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High court hearing on FCU’s validity to start from April 15


NEW DELHI: Setting aside Bombay HC’s order that had refused to grant an interim stay on setting up a

fact check unit

(FCU) to identify fake and false content on digital media about Centre,

Supreme Court

on Thursday said, “Impact of the rule on fundamental right of speech and expression will call for an analysis by high court.”
HC’s third judge, to whom petitions were assigned after a split verdict from division bench, is scheduled to commence hearing on FCU’s validity from April 15.Solicitor general Tushar Mehta repeatedly pleaded for at least a day’s time to respond to appeals filed by Kunal Kamra and Editors Guild on ground that he has not been provided copies of the petitions and that he would like to give a proper response based on official documents about FCU.

Before brushing aside SG’s plea about being handicapped to respond in absence of papers, SC bench of CJI D Y Chandrachud and Justices J B Pardiwala and Manoj Misra gave a detailed hearing to senior advocate Darius Khambata and lawyer Shadan Farasat who dug in with their argument that FCU would erase

freedom of speech

as it would ask intermediaries to take down any post that was critical of govt.It is the most inappropriate time, given that elections are round the corner, to notify FCU under PIB, which is the mouthpiece of Union govt, they said. Khambata said intermediaries are not ready to challenge rules for fear of losing “safe harbour” status under Information and Technology Rules.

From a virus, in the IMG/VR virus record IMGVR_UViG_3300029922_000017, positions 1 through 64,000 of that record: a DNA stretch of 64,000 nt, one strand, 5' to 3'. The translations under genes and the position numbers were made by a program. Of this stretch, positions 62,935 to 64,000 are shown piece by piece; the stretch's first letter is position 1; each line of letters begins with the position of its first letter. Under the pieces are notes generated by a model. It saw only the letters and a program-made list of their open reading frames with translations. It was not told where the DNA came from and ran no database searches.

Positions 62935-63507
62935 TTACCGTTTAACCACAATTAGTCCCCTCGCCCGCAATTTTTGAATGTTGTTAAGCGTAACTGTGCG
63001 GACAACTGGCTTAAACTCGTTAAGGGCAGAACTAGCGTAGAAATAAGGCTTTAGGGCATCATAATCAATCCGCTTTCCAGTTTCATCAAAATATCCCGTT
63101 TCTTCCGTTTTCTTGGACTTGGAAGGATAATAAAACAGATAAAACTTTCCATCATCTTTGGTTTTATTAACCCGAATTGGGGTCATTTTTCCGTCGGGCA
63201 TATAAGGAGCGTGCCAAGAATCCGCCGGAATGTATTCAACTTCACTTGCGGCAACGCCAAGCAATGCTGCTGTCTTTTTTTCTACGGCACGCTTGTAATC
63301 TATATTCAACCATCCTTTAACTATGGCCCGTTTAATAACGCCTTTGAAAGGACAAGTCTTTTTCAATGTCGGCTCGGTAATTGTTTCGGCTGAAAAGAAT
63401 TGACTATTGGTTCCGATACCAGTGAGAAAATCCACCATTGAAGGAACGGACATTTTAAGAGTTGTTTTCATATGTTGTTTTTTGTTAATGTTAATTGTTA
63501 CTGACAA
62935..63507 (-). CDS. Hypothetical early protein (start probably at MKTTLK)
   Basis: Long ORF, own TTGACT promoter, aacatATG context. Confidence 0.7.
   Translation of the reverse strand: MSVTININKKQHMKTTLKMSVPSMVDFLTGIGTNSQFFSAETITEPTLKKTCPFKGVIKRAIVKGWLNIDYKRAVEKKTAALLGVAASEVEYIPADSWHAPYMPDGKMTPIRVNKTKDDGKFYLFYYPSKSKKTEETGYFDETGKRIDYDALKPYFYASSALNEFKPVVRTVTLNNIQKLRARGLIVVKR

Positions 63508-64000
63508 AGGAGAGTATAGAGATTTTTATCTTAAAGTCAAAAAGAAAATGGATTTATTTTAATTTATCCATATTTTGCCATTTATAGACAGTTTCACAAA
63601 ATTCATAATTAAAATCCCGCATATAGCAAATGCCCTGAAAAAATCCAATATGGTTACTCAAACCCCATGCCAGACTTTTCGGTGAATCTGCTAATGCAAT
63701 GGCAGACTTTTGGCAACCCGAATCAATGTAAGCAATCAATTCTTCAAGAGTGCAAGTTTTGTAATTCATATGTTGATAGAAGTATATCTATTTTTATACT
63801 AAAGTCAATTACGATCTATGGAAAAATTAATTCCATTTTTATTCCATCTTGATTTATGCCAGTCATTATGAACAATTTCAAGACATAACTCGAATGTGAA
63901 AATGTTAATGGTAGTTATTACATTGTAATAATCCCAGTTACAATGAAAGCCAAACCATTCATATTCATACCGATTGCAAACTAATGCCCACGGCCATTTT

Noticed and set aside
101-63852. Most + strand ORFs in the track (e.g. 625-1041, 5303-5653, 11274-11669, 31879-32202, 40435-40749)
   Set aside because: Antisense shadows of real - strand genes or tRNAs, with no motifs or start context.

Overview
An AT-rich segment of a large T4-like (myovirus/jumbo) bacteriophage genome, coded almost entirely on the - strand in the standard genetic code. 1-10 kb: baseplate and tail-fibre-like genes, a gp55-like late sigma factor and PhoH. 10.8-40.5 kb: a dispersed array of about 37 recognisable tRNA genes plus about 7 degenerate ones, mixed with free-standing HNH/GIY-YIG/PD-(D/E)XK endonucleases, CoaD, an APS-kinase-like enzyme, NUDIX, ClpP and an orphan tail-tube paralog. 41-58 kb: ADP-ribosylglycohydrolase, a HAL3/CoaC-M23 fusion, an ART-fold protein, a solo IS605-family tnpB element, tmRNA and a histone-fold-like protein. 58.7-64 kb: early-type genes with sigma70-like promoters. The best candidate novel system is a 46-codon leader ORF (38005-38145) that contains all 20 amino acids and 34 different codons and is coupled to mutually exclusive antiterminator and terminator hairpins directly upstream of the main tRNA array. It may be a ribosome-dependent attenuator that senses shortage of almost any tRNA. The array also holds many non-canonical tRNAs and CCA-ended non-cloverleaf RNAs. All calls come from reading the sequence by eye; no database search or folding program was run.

SG kept repeating his plea for a day’s time to enable him to prepare a formal response instead of talking from memory of what he had argued before Bombay HC, where a division bench had given a split verdict. The matter has now been assigned to a third judge to determine which opinion of the two judges in the division bench was correct – one striking down Rule 3(1)(b)(v) and the other upholding it.

CJI said, “At one stage, we were of the view to bring the entire matter here. But since the third judge is hearing it from April 15, we decided that the matter be heard by HC.”
In its order, the bench said, “We are of the considered view that the challenge which is pending before Bombay high court implicates core values impinging on freedom of speech which is protected by Article 19(1)(a) of the Constitution. Since all the issues await adjudication of HC, we are desisting from expressing an opinion on the merits which may ultimately have the impact of foreclosing a full and fair consideration by the third judge of high court.”

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